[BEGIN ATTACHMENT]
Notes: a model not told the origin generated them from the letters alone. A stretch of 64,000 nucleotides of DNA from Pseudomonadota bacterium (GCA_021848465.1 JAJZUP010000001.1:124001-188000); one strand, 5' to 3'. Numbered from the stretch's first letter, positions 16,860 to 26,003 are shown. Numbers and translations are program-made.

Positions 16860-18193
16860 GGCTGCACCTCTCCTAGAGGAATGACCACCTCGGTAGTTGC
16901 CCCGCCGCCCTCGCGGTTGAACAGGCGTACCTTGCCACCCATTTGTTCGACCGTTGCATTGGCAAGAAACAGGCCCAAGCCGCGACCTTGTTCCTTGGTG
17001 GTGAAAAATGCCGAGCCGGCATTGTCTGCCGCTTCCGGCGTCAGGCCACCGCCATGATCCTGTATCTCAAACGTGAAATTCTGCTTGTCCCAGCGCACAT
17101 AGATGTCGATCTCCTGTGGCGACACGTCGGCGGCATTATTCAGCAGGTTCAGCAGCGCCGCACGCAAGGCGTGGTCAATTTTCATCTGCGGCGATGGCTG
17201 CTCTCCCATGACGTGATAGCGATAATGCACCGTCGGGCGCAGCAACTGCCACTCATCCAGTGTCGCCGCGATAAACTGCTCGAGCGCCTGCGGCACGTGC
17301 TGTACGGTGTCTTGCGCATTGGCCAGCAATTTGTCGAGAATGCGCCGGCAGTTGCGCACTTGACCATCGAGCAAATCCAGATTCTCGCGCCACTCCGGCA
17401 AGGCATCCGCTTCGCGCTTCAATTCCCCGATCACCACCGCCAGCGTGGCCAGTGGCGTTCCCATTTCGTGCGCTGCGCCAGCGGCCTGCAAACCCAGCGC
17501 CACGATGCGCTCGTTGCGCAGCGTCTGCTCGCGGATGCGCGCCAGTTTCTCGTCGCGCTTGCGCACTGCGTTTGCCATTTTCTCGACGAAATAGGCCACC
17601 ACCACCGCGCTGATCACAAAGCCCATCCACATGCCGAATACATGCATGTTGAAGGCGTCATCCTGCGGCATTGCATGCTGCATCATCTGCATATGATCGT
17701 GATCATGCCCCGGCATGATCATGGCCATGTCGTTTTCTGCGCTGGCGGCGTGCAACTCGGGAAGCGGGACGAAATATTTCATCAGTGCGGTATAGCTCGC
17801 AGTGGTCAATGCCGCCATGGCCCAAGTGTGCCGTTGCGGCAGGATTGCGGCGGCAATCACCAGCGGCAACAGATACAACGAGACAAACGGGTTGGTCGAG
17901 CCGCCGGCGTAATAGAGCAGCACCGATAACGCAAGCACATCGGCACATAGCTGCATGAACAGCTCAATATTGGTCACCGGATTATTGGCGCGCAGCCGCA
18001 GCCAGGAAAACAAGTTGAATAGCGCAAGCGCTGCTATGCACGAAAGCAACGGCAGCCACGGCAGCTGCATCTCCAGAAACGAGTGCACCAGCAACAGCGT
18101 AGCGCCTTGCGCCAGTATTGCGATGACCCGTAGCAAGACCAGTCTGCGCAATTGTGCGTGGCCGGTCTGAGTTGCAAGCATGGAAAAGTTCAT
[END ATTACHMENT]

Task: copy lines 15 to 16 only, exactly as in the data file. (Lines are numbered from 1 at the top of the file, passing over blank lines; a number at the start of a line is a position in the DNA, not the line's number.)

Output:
18001 GCCAGGAAAACAAGTTGAATAGCGCAAGCGCTGCTATGCACGAAAGCAACGGCAGCCACGGCAGCTGCATCTCCAGAAACGAGTGCACCAGCAACAGCGT
18101 AGCGCCTTGCGCCAGTATTGCGATGACCCGTAGCAAGACCAGTCTGCGCAATTGTGCGTGGCCGGTCTGAGTTGCAAGCATGGAAAAGTTCAT